Posture and Low Back Pain

This self-care tip explores effects of posture and low back pain. The tip I want to share with you today is taken straight out of the martial arts practice of Tai Chi. I’m not going to get into this wonderful and rejuvenating exercise here but you can find out more on this topic through my website.

I’d like you to remember this saying – “good health is about good circulation“. When there is pain, circulation is obstructed, not flowing freely – this is called stagnation. Circulation is getting blocked. A key to good posture is to challenge the thighs and not the back. Let’s get into this more and take a look at how poor posture can cause stagnation, and block circulation. When standing I find people often lock up their knees and back. This is a bad posture and can lead to more pain.

The figure on the left is an example of bad posture – notice section C. the legs are straight and the knees are locked. This causes the low back to arch forward and tightened. The butt sticks out and the abdomen is more protruding. Carrying excess weight in the abdomen will amplify this arching-effect and put a strain on the low back causing an obstruction to circulation. Not good! The figure on the right is an example of good posture.

What we want to do is redirect the tension away from the back and place the burden on our thigh muscles by bending the knees, tucking the hips forward to allow the low back muscles to loosen. This will reduce tension and strain on that poor tired back.

It really makes sense if you think about the anatomy. The low back is a more complex structure than the upper part of our legs or the thigh section of our legs. The low back particularly has multiple joints and muscle connections that are more susceptible to injury. The low back is like a hub of a wheel with the rest of the body attached to it like spokes on a wheel. Moving your arms affects the back, moving your legs affects the back. The thigh-section of the legs holds very large, strong muscles that can better handle the weight of the body. In Tai Chi the legs generate power and carry the body whereas the waist and low back directs that power and needs to remain loose.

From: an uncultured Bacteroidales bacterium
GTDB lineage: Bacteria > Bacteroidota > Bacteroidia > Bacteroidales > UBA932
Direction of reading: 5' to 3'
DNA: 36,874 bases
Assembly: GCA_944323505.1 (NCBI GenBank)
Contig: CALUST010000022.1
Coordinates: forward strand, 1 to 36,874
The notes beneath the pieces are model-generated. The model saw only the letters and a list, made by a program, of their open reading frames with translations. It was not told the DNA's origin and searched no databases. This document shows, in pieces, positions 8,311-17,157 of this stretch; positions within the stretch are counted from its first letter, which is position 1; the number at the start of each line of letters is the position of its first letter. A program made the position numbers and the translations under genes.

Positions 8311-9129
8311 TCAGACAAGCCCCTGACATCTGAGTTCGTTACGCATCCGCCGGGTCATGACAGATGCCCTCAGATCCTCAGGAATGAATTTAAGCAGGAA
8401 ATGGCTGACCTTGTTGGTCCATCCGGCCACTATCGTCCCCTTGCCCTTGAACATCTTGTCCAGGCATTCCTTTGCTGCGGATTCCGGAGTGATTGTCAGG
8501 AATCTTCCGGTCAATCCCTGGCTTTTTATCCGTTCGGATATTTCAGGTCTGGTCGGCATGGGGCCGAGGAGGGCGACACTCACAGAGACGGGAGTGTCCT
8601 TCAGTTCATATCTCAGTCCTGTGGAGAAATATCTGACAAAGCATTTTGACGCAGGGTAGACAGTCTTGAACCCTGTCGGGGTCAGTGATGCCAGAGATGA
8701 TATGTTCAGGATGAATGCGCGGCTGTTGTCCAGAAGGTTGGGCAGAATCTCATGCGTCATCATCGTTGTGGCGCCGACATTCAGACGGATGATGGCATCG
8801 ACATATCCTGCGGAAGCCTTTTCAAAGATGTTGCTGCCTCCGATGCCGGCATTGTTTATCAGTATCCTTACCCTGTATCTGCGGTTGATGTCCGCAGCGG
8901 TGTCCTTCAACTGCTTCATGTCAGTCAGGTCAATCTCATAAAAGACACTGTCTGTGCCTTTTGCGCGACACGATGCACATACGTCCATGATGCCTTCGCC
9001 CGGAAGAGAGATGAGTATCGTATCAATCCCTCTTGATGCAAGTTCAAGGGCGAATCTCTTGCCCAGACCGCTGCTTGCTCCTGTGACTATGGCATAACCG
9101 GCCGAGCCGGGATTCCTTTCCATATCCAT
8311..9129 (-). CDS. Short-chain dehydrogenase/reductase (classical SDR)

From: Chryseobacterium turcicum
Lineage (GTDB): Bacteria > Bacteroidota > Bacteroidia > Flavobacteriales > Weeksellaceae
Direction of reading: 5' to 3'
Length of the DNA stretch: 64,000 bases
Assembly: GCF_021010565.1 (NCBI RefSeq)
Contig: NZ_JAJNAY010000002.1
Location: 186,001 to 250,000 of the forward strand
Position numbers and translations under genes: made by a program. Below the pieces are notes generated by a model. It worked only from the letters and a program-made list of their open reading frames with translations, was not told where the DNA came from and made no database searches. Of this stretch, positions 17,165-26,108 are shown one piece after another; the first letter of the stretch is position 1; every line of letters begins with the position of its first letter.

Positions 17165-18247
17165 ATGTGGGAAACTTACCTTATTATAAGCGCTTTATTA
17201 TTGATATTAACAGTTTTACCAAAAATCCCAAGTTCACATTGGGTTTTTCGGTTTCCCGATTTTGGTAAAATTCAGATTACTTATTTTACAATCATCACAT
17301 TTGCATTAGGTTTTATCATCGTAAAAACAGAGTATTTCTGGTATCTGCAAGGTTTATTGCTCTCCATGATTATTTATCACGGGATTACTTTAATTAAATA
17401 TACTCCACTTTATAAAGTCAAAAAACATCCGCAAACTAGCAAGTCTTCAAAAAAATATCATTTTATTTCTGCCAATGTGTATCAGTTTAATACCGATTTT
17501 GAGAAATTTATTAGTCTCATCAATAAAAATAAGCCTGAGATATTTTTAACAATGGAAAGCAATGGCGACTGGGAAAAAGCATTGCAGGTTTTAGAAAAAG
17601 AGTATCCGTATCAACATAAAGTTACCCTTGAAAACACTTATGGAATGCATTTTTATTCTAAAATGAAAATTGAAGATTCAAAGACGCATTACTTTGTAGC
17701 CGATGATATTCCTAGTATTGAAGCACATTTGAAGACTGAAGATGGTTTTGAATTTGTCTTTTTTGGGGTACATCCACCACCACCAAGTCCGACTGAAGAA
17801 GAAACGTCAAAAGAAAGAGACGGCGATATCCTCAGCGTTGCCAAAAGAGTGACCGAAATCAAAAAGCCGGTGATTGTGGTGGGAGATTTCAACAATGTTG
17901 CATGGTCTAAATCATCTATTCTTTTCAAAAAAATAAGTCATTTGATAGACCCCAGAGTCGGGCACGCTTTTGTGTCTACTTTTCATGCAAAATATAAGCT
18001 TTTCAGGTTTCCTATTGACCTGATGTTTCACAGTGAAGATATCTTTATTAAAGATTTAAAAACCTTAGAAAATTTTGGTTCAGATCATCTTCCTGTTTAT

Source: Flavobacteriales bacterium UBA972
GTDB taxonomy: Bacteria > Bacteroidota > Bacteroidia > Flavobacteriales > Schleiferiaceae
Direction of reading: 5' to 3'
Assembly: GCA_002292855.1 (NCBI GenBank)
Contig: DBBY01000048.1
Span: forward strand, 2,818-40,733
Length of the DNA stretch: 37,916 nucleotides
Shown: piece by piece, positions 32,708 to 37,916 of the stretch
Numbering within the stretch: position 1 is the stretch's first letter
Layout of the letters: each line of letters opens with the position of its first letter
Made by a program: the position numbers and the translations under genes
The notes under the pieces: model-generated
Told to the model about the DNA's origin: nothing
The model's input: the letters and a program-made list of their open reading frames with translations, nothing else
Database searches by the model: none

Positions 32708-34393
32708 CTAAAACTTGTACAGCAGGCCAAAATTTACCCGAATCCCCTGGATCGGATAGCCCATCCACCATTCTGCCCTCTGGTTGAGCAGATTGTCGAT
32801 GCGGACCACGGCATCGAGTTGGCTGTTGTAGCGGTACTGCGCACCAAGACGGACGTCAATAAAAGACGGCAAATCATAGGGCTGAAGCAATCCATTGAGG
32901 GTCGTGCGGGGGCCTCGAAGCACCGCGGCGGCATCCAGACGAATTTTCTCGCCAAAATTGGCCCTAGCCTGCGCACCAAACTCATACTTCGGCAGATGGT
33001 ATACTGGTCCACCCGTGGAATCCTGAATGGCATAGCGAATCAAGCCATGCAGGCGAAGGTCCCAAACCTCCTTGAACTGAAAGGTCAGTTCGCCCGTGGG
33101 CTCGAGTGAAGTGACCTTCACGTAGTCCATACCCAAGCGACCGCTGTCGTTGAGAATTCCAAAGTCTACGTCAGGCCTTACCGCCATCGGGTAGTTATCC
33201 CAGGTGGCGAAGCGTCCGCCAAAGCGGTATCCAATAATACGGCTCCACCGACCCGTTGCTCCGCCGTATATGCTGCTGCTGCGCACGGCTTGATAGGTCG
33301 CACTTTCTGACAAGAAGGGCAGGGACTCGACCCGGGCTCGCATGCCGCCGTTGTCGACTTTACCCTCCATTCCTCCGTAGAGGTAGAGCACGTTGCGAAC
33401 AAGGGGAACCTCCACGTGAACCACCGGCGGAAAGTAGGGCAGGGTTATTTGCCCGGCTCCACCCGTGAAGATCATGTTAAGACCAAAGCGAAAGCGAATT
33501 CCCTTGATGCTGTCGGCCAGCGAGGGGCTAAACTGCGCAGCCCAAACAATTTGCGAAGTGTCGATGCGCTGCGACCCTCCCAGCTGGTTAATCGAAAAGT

Now try this posture for yourself and see how it feels. Stand with your feet shoulders width apart. Make sure your weight is centered through the center of your feet. Not on the balls or the heels of the feet but through the arches of your feet – down through the center.

Now bend the knees and let your hips swing forward gently likened to a pelvic thrust. Place your hand on your lower back and feel how the arch in the low back flattens out. This is good! Your low back muscles should feel softer. Your thigh muscles will feel a little tension but that’s ok. Your legs will get stronger over time and you’ll cause less stagnation in the lower back.

Now try the bad posture – lock your knees and feel the tension in the low back. Try stand like this all day long and your back is not going to like it.

Let’s sum it up – you want to do the following for good posture:

  • Center your weight through the arches of your feet
  • Slightly bend the knees
  • Tuck the hips forward gently

Promoting this posture will strengthen the legs and keep the lower back loose. Tension belongs on the thighs and not the back. Practice this posture often and I think you’ll find it will promote good circulation to support and keep your back healthy and strong.


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